FairTrade Statement on the SC Twin Decision Assailing the Constitutionality of Safety Nets Law

Safeguards and the National Interest

In 1997, the Supreme Court, in Tañada vs. Angara, upheld the accession of the Philippines to the WTO by promising that local industries can rely on safety nets such as safeguard measures to protect itself from unfair foreign competition: “GATT itself has provided built-in protection from unfair foreign competition and trade practices including anti-dumping measures, countervailing measures and safeguards against import surges. Where local business is jeopardized by unfair competition, the Philippines can avail of these measures.”

However, eight years later, the Supreme Court has come out with two decisions that rendered the Safeguard Measures Act (RA 8800), that provides agricultural and industrial producers temporary relief against unfair trade practices of other nations, useless, ineffective, if not unconstitutional.

On the first decision involving the local cement industry, the Supreme Court emasculated RA 8800 by stripping both the Department of Trade and Industry (DTI) and Department of Agriculture (DA) off their powers imposed to counter import surges threatening the viability of agriculture and industry.

On the second decision involving the local industry, the Supreme Court, in effect rendered RA 8800 unconstitutional when it affirmed a writ of preliminary injunction issued by a local court restraining the implementation agencies of RA 8800 (DTI, DA, Department of Finance, Bureau of Customs) from enforcing the said Safeguards Law.

These decisions, if not reversed, will leave our farmers, our vegetable, onion and garlic growers, poultry and livestock producers, fisherfolks, shoe, cement, glass, ceramic tile manufacturers or the whole economy literally defenseless, unprotected and powerless in this era of unbridled liberalization.

Consider the following:

One, There are 5,000 direct workers and 115,000 indirect workers in the cement industry. Taxes paid by workers of the domestic cement industry to the government amounted to P230 million in 2000. Without the safeguard measures, these would be drastically reduced.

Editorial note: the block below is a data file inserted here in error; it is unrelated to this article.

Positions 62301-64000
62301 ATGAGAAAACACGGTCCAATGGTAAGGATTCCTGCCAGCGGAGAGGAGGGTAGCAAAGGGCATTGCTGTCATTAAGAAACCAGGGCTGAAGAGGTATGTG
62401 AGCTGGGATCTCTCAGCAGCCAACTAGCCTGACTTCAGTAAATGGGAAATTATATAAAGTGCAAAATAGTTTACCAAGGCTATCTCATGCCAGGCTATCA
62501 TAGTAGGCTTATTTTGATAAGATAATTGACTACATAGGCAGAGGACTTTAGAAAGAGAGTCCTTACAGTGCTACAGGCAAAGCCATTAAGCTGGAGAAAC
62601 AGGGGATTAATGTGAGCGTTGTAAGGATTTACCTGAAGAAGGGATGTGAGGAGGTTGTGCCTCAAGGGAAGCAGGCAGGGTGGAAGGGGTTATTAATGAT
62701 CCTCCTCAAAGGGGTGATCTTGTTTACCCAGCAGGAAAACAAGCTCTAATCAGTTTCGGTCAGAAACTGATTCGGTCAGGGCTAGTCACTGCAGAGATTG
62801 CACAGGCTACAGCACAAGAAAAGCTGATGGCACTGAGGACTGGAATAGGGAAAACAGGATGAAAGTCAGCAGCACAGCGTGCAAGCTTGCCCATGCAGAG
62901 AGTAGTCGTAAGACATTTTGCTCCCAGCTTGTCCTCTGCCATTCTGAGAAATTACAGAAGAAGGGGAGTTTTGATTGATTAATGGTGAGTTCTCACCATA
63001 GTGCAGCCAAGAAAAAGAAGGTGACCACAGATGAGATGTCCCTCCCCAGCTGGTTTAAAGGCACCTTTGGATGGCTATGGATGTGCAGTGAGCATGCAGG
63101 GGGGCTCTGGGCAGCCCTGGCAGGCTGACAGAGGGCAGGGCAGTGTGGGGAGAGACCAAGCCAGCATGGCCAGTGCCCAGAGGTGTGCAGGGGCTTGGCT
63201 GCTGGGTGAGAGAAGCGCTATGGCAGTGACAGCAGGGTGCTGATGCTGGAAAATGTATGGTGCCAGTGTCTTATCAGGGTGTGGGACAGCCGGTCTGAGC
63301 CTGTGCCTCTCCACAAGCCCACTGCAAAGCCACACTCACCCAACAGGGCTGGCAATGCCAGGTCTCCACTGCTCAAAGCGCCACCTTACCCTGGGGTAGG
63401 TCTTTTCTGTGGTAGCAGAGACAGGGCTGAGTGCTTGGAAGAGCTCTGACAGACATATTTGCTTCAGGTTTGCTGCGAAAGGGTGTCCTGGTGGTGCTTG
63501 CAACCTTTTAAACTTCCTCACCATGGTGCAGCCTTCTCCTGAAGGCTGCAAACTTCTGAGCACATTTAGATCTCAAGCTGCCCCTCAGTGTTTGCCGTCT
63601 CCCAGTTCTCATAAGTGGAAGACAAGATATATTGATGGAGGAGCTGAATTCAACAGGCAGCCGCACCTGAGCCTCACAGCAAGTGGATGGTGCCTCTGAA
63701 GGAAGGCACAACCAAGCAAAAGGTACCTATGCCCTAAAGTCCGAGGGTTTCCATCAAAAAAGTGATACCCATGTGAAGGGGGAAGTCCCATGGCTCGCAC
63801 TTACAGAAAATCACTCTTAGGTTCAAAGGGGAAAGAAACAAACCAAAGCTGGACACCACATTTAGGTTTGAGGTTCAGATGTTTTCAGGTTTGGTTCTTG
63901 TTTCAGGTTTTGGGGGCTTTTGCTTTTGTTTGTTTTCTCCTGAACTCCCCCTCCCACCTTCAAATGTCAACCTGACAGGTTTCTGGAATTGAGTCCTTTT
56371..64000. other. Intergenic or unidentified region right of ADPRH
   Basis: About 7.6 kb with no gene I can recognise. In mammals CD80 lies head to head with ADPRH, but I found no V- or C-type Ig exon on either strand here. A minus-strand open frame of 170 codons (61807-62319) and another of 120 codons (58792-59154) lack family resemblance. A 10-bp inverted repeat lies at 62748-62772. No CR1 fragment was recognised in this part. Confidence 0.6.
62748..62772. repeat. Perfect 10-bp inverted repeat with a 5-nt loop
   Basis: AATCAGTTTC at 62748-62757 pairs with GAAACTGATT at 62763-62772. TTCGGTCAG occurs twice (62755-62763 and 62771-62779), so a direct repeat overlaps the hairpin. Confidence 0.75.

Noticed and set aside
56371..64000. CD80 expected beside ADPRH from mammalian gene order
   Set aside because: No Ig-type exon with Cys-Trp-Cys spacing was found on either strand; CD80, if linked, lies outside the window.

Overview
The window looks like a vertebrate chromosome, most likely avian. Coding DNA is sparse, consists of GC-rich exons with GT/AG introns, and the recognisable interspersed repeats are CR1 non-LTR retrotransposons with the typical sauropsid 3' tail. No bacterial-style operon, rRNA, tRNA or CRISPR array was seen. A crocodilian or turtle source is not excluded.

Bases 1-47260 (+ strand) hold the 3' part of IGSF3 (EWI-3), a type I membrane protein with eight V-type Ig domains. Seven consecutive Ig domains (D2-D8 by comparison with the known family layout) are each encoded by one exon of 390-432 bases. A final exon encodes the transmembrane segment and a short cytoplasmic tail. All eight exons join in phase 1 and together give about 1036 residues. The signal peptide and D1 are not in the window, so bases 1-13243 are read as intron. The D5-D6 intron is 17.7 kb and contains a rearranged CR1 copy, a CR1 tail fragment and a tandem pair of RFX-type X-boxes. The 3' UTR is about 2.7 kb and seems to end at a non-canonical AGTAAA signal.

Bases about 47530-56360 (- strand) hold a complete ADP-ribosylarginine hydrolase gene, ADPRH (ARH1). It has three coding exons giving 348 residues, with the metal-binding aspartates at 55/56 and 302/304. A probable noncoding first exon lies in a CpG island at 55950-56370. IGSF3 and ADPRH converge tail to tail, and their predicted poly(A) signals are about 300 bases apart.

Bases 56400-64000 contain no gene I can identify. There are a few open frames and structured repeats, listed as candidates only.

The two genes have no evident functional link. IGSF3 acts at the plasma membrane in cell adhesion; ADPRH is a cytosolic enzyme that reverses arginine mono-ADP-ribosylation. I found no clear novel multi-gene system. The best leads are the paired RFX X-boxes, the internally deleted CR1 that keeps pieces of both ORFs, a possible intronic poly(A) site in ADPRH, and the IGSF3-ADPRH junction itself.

Two, the ceramic tiles has a total of 2,100 direct employees and 10,000 upstream and downstream employees. In 2001, it paid P279.5 million in taxes to local and national coffers and provided income to workers worth P579.8 million. Their economic contribution to the nation’s economy would be seriously eroded by this SC decision.

Three, the 65,300 workers of the glass industry in the downstream would also be endangered.

Four, the 300,000 workers from upstream to downstream footwear industry including the tannery industry would also be affected by the removal of the safeguard measures.

Fifth, the vegetable industry has 400,000 farmers in the Cordilleras, not to mention those in other regions would be severely affected with this recent SC decision.

Sixth, the Pulp and Paper industry directly provides 8,000 workers with jobs and it is also a source of livelihood for more than 10,000 people. They would also be endangered.

In the light of the above and the many other industries that are similarly situated, we, at the Fair Trade Alliance, call for the reversal of the two SC decisions rendering ineffective and virtually unconstitutional the Safeguards Law.

The implications of these decisions are indeed great and alarming. It will go directly against on our right as a nation and as a people to determine our own development agenda in accordance with our nationalist framework and spirit laid down in our Constitution that “the State shall develop a self-reliant and independent national economy effectively controlled by Filipinos” and that “the State shall promote the preferential use of Filipino labor, domestic materials and locally produced goods and adopt measures that help make them competitive” (Section 19 Article 2 and Section 12 Article 12, Philippine Constitution).